I have this player with some portal based technology that wanted to build a moving base. His technology works like this: You need 2 portals connecting two spaces, both go in both ways, and conserve momentum. Furthermore, if you were to stick your arm through one of them, and then moved the other one through the air, your arm would follow without you putting any effort.
Knowing this, he then built a couple of portal-rings. Erected a big pillar somewhere in his state, and put one of the portals at its base. Put the other somewhere, and built a whole dome that hung from the pillar. Since he only needed enough energy to move the portal-ring and those ignore most physical issues, he said he could move this whole dome at his will. At first I said no… The idea was cool and all, but I thought there would be friction to overcome and it would strain the main pillar too much. So he could move it… but very slowly. So… he slowly moved it out to space and said that there would be no problem then. And… I conceded. It was a game and it was a great idea.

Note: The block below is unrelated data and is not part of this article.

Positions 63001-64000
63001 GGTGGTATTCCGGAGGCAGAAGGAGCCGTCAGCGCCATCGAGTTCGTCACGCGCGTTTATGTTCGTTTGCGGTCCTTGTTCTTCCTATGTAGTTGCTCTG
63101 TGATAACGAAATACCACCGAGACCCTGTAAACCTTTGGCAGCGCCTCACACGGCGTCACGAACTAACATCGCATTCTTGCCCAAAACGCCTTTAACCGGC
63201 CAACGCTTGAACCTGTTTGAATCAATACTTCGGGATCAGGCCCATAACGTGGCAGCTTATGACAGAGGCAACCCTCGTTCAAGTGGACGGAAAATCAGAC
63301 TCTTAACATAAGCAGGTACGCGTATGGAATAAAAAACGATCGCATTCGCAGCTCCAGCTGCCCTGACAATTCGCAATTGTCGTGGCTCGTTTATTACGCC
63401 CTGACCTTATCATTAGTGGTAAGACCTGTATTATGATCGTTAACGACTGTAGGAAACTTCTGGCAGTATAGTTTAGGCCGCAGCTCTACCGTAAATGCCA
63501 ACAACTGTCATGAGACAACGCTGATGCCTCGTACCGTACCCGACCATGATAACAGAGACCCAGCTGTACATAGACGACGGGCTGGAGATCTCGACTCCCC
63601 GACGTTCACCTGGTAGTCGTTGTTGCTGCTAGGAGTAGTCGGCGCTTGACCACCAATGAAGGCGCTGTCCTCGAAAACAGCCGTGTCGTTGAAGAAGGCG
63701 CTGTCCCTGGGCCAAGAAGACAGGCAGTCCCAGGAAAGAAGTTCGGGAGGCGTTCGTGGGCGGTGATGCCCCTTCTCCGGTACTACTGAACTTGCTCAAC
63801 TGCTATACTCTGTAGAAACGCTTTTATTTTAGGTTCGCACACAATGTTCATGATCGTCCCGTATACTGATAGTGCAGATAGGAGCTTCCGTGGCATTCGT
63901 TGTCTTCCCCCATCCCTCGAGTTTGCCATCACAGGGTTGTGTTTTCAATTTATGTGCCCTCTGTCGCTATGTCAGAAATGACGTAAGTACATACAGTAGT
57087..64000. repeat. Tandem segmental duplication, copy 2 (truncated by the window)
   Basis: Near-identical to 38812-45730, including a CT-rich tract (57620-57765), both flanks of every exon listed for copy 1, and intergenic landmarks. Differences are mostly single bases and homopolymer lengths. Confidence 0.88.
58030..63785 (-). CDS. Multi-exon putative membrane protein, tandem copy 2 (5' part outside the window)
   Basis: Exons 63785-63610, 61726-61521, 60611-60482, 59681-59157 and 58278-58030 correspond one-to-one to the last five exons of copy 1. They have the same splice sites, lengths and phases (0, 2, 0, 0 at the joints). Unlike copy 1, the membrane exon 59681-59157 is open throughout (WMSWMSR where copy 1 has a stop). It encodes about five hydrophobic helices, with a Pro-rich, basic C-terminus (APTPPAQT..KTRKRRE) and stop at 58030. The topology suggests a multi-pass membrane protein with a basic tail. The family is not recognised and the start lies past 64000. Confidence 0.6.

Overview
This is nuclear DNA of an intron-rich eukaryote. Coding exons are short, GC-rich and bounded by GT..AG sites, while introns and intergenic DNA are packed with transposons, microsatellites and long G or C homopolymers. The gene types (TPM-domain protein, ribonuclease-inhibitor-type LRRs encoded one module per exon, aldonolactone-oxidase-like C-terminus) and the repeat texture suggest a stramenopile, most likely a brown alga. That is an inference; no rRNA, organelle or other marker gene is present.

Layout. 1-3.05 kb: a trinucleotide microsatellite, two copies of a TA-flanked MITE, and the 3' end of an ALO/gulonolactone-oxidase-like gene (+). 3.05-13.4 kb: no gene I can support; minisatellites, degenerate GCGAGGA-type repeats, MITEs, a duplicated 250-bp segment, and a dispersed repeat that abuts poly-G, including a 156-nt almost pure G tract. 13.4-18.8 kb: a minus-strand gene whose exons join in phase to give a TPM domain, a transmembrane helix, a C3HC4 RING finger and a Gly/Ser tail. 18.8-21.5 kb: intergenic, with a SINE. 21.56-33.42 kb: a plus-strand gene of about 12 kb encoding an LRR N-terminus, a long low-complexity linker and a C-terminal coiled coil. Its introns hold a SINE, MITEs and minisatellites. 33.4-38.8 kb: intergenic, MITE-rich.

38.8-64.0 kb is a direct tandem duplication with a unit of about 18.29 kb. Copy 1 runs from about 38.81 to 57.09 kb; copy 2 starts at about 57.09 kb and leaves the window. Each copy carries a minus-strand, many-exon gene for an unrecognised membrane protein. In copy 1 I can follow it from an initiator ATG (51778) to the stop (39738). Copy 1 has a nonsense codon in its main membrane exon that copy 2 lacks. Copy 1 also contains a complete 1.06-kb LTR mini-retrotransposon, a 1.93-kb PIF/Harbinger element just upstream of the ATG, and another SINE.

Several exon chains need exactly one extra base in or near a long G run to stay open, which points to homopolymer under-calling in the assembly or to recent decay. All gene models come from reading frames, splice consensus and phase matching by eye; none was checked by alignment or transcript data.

In our game we assumed that since the dome was connected to earth through the pillar and portals, there was earth’s gravity in it, and since he could move the portal at will and the dome would just follow – being no resistance at all in space – he could move it at his top speed at the moment.
How would gravity function in the dome? Would we have a relatively vertical force of gravity like are we are used to? Or would gravity point towards the portal?
Would the absence of friction really eliminate all strain on the pillar? Somehow I think that pulling all that mass can’t be free.
What improvements could be made to the formula to avoid these or other problems?